In a recent editorial1 on the excessive incidence of cancer of the lung among workers of American chromate plants, attention was called to the increasing significance of industrially important and widely used substances in the causation of cancer in man. Several reports of English investigators discuss the occurrence of cancer of the skin and lung in workers handling inorganic arsenicals2 and of cancer of the skin in workers employed in gas and tar factories.3 The English experience in regard to occupational arsenic and tar cancers is of special interest. Available data provide ample proof as to the carcinogenic properties of tar and arsenic of American manufacture.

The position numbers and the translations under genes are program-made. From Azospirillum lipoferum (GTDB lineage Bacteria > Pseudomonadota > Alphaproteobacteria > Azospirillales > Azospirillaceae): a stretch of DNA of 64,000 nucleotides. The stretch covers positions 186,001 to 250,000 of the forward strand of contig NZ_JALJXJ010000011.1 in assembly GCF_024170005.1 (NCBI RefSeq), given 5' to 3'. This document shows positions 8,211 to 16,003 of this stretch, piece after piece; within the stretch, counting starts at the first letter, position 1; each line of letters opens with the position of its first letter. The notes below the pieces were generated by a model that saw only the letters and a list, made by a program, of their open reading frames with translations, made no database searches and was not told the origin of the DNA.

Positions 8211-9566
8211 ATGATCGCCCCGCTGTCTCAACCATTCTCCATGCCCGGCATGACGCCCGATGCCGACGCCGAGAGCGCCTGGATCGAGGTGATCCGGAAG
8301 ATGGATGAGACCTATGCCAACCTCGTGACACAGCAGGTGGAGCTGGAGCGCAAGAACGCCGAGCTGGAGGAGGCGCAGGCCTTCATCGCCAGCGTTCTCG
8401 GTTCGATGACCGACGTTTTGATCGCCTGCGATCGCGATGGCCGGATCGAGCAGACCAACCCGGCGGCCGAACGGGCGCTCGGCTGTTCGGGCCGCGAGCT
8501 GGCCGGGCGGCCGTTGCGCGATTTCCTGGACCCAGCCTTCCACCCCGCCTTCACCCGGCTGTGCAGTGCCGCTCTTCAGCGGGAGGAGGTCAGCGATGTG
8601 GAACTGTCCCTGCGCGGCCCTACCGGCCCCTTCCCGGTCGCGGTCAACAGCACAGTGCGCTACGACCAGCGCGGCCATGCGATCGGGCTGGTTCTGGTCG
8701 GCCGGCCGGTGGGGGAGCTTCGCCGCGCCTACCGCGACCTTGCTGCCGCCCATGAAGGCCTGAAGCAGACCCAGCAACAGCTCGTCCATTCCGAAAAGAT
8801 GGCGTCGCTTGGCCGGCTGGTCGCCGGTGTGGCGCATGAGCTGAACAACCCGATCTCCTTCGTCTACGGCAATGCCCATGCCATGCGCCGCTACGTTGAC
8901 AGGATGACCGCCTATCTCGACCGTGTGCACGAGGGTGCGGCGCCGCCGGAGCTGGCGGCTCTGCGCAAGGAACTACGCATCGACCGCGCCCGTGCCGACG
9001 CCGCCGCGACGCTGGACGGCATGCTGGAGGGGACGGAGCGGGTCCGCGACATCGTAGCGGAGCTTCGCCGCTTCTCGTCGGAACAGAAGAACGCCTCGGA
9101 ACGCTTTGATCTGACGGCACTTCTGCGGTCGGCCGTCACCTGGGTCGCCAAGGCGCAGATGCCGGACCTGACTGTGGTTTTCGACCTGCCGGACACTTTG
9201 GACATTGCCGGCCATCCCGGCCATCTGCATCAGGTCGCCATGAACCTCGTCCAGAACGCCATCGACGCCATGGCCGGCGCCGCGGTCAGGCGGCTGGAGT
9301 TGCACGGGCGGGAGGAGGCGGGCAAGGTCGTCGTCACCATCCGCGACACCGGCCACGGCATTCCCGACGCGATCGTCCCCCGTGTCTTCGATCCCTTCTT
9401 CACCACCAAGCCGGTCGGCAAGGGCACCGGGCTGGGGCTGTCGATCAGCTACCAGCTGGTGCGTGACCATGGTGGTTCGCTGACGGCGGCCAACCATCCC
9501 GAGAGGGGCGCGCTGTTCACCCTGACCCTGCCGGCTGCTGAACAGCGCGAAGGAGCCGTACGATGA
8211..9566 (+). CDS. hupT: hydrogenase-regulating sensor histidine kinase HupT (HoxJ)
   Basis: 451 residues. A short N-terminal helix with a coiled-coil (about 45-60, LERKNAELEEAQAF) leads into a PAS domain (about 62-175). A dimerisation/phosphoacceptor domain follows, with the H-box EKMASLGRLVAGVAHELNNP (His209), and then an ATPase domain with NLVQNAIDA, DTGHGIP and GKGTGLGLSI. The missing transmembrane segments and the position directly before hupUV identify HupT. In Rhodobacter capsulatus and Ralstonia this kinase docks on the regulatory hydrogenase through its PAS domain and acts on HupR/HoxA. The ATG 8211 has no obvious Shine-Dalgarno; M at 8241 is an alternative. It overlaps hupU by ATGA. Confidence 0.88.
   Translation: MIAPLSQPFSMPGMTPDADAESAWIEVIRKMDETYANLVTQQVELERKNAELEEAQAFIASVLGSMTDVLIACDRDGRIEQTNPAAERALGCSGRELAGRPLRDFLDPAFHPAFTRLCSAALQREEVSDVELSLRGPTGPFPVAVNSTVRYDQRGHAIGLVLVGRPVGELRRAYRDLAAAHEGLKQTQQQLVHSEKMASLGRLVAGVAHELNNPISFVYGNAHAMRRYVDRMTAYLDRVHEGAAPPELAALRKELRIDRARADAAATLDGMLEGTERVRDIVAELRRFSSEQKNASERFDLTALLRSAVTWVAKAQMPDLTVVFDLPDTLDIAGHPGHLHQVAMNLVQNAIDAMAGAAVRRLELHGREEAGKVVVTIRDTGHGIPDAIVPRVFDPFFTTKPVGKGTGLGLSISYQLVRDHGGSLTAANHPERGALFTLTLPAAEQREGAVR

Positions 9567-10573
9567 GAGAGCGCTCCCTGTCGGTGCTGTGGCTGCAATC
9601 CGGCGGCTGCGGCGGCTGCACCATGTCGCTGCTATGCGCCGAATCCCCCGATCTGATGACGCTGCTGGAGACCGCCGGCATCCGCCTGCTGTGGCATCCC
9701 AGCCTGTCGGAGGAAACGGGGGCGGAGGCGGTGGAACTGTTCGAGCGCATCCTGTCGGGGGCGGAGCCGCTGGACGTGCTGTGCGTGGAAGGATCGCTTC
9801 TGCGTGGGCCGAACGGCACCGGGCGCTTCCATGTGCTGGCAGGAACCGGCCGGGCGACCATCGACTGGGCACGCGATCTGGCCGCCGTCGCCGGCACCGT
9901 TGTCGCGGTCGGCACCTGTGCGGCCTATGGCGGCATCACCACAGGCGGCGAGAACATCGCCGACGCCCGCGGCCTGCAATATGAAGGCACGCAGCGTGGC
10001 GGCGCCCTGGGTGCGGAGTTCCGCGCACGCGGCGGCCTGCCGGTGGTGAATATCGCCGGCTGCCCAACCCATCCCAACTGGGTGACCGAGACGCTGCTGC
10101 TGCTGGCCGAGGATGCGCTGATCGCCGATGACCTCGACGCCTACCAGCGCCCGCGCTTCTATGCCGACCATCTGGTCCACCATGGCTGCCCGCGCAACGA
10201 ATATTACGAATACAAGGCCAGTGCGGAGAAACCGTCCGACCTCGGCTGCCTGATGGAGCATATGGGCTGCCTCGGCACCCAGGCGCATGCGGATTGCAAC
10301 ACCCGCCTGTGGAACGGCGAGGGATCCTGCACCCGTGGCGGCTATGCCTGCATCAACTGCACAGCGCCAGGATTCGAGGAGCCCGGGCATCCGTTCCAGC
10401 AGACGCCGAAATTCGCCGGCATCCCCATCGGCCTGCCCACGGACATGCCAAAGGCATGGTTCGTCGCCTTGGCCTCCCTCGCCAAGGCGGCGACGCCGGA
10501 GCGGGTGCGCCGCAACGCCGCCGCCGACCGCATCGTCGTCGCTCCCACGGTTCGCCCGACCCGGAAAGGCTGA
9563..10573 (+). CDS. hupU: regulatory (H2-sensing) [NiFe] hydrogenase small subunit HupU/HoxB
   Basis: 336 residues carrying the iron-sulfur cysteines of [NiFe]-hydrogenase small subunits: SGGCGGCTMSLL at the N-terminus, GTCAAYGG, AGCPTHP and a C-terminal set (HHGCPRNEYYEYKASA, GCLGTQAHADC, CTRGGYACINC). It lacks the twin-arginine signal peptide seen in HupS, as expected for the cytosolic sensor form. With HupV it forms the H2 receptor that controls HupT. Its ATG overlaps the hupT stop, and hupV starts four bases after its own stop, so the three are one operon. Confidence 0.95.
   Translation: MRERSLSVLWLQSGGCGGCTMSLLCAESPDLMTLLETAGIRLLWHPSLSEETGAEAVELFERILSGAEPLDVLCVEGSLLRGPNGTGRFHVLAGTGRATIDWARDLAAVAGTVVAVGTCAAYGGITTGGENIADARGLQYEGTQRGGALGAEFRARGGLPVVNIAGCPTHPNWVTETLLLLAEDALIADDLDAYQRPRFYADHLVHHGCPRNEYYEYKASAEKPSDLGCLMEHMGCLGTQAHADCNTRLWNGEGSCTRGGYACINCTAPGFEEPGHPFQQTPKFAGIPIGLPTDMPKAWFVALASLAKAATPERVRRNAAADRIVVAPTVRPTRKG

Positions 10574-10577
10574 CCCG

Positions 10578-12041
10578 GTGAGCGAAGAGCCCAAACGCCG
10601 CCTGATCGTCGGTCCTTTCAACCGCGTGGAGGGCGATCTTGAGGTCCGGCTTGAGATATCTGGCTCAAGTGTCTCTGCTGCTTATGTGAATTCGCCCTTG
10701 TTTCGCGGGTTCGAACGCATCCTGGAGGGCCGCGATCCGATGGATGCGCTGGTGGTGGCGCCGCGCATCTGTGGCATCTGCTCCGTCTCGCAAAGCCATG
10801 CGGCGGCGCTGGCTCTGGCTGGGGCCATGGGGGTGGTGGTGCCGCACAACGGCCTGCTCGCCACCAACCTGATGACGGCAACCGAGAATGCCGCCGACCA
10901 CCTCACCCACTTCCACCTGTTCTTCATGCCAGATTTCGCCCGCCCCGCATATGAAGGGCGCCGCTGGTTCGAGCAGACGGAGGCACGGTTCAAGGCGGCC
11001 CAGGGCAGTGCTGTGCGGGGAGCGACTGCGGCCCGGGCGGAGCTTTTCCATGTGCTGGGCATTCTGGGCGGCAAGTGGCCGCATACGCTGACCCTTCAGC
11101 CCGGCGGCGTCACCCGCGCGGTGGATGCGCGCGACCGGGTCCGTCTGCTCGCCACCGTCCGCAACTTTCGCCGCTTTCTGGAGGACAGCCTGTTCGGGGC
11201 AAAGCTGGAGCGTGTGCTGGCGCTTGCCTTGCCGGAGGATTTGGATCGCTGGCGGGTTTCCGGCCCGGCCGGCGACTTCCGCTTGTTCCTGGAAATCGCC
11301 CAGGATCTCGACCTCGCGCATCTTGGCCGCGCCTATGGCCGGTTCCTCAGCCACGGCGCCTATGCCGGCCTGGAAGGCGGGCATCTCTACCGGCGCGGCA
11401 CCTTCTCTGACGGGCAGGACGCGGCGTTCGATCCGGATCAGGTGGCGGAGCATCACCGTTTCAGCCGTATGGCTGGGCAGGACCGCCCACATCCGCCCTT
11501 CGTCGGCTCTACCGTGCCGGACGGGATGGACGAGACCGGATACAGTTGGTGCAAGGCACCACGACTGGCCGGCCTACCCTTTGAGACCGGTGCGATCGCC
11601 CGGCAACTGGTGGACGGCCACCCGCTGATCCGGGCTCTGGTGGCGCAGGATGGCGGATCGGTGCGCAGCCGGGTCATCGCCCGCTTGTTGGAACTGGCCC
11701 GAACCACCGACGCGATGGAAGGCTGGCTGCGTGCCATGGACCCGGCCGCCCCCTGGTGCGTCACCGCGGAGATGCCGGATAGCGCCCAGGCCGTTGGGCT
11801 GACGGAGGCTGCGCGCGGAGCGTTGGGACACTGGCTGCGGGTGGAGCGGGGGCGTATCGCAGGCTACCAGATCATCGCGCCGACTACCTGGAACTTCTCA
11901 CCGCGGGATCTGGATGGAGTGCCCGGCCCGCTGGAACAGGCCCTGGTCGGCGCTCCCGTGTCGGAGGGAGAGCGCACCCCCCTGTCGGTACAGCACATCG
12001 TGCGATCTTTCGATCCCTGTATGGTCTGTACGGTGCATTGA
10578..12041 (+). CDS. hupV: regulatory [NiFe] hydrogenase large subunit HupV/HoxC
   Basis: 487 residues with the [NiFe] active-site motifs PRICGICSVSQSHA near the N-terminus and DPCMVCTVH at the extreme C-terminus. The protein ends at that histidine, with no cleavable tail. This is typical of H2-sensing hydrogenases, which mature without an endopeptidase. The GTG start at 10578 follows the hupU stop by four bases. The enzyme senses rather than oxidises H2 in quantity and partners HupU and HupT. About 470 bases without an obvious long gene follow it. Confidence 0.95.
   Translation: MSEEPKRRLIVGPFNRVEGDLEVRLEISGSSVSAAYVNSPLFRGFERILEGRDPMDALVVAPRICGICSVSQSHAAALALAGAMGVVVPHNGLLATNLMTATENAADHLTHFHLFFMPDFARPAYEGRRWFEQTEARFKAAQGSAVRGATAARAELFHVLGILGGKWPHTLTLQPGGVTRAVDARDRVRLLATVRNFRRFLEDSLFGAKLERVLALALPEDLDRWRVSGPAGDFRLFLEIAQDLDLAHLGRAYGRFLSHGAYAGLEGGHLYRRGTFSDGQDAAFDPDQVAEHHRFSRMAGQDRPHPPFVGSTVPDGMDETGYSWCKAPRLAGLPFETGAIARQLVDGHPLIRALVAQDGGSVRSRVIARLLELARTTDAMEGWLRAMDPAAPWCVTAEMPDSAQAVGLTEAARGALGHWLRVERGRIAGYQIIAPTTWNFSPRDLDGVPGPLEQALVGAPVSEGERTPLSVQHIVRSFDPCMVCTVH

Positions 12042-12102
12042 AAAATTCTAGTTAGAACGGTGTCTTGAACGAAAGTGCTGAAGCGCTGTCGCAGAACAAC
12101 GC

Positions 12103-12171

An analysis of the cancer mortality, corrected for age and period, among workers of an English factory making arsenical sheep dip showed a notable proportional excess of deaths due to cancer over a period of thirty-five years, as compared with the
CANCERS DUE TO INDUSTRIAL TAR AND ARSENIC. JAMA. 1949;140(4):408–410. doi:10.1001/jama.1949.02900390040010
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